September 28, 2012

A Protected Planet Report

Set at the last Convention on Biological Diversity, the Aichi Biodiversity Targets set goals out to the year 2020. A new report released by the IUCN and United Nations Environment Program World Conservation Monitoring Centre addresses Target 11 – properly conserving 17 percent of terrestrial ecoregions and 10 percent of marine ecoregions by 2020. One of the components of Target 11 is connectivity, not only between protected areas, but also the integration into the context of a larger landscape.

The Protected Planet Report presents the state of the world’s protected areas. According to the report, as of 2010 12.7% of the world’s terrestrial area is under protection, storing 15% of terrestrial carbon stock, and contributing to the preservation of habitats critical to stemming species loss and people’s livelihoods. It also notes that important areas for biodiversity, also tend to contribute to the provision of critical ecosystem services, such as clean water, food and fuel, building materials, medicine, agricultural pollination, climate regulation via carbon sequestration, flood protection, and cultural services. Protected areas are classified by level of human intervention, from pure protection (Class I) to sustainable use of natural resources (Class VI). The latter has grown considerably in the past 20 years, increasing from 14% of total protected area in 1990 to 32% in 2010.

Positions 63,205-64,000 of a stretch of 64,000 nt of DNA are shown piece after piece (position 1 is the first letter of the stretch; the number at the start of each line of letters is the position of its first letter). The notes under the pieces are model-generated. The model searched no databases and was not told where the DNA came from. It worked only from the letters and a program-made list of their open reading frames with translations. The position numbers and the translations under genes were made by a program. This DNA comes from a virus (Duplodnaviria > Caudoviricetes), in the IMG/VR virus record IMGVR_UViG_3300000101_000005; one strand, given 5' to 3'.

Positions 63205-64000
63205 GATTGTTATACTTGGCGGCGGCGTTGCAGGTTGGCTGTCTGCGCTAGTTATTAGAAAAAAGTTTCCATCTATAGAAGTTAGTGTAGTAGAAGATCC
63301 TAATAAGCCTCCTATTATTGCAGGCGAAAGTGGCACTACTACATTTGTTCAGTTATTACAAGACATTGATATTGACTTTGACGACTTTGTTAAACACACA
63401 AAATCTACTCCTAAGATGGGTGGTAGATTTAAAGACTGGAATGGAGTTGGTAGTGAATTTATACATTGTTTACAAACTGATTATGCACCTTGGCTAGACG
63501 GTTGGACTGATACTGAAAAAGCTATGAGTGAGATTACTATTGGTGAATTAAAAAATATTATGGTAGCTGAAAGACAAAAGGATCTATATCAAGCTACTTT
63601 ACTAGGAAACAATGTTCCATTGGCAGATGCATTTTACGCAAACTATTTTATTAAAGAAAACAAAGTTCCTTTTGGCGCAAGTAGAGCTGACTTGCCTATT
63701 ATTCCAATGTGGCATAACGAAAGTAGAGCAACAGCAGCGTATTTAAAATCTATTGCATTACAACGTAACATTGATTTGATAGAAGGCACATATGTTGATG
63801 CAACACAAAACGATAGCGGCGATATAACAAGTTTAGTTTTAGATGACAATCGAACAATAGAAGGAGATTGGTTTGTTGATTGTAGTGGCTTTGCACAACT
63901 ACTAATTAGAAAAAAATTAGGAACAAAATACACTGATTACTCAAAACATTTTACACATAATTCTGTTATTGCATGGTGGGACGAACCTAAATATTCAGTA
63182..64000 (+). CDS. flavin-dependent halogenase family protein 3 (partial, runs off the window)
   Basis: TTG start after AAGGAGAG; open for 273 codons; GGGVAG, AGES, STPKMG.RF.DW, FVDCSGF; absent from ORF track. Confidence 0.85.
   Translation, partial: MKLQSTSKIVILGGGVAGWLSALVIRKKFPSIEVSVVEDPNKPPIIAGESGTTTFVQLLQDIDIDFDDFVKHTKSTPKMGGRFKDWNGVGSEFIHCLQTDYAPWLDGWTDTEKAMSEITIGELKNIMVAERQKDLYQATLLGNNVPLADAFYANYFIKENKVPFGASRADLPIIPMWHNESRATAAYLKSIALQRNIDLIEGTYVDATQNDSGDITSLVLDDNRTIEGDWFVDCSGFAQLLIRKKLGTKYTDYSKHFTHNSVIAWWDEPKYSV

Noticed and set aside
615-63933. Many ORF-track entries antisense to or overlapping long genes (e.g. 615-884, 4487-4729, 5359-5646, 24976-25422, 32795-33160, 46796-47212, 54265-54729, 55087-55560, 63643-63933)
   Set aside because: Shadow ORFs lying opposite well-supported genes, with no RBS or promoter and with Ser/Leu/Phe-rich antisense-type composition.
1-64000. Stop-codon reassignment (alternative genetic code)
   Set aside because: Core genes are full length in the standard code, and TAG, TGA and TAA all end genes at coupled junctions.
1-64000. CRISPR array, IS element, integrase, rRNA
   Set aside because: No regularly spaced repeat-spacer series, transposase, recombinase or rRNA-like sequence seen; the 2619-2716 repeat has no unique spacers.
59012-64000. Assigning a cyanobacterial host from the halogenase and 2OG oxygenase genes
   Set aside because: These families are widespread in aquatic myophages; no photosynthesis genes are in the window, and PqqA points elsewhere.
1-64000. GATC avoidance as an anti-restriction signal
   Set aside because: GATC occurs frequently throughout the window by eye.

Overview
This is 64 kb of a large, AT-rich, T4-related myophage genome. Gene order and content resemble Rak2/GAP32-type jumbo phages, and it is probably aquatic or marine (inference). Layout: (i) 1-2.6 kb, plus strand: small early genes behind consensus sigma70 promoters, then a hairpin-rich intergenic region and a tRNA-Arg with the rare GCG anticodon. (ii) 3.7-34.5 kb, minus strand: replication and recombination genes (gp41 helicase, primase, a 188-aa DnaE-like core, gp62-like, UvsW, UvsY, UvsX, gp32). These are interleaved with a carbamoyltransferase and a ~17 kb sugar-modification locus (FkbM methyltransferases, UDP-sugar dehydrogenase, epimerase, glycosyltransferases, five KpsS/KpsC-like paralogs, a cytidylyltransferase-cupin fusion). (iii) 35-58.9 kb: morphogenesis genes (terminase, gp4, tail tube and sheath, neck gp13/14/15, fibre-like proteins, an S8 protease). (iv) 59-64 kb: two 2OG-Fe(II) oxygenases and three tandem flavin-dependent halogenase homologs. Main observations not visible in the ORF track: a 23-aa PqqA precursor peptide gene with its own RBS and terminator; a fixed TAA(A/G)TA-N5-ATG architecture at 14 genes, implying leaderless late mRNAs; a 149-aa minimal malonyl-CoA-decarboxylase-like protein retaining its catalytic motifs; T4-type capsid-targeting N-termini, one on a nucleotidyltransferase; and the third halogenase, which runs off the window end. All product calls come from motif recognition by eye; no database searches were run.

Connectivity was another important issue discussed in the report. The connections between habitats are important for the long-term health of many species, but also to build resilience of populations and ecosystem services in the face of global changes, such as climate change. There is additional discussion of spatial planning to integrate protected areas, buffer zones, and corridors to boost functional connectivity within a human-dominated landscape, as well as utilizing the land in the ‘matrix’ between habitats in a more sustainable fashion. While there are already examples of biological corridors around the world, augmenting these efforts is seen as crucial for long-term success in conservation. At the same time, conservation connectivity initiatives have been successful at forming partnerships that cut across political lines and sector, and aiding in the planning efforts within a larger landscape context.

Despite few mentions of agriculture, the messages from this publication are important and relevant for the goals of the Landscapes for People, Food and Nature Initiative, and particularly with regard to incorporating considerations for biodiversity conservation.

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